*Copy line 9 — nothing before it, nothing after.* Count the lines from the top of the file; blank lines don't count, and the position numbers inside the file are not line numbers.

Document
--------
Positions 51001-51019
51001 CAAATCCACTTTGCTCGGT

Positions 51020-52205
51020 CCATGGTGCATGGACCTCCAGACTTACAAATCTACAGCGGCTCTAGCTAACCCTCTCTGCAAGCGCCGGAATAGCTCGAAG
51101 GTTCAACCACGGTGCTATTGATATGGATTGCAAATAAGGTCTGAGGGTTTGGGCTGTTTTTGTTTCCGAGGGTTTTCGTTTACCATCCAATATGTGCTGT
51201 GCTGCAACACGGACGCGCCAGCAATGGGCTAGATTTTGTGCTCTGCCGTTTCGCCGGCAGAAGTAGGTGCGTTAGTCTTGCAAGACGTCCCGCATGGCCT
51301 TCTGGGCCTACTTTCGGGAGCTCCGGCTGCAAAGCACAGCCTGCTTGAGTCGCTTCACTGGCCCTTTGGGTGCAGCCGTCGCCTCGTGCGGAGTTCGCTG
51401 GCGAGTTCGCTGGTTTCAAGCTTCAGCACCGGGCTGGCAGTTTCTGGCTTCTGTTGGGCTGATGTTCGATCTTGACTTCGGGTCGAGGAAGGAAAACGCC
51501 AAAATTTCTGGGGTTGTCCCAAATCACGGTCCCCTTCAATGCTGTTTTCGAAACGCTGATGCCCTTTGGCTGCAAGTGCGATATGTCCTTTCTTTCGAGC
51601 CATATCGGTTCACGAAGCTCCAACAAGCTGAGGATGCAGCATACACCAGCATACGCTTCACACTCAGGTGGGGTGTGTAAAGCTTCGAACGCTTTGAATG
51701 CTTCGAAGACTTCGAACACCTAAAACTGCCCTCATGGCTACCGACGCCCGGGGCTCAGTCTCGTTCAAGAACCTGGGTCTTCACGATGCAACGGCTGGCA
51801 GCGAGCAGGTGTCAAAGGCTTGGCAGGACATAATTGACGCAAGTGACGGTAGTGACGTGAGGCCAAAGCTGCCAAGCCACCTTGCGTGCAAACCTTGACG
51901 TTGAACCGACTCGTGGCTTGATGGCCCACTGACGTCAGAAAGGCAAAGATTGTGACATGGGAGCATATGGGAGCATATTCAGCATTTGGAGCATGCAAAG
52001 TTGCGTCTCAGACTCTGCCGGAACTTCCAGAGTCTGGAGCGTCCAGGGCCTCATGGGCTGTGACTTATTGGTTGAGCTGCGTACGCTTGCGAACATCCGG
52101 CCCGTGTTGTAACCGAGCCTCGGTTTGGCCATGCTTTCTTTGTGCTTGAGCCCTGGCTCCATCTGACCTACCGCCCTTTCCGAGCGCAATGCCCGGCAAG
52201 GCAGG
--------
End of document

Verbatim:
51501 AAAATTTCTGGGGTTGTCCCAAATCACGGTCCCCTTCAATGCTGTTTTCGAAACGCTGATGCCCTTTGGCTGCAAGTGCGATATGTCCTTTCTTTCGAGC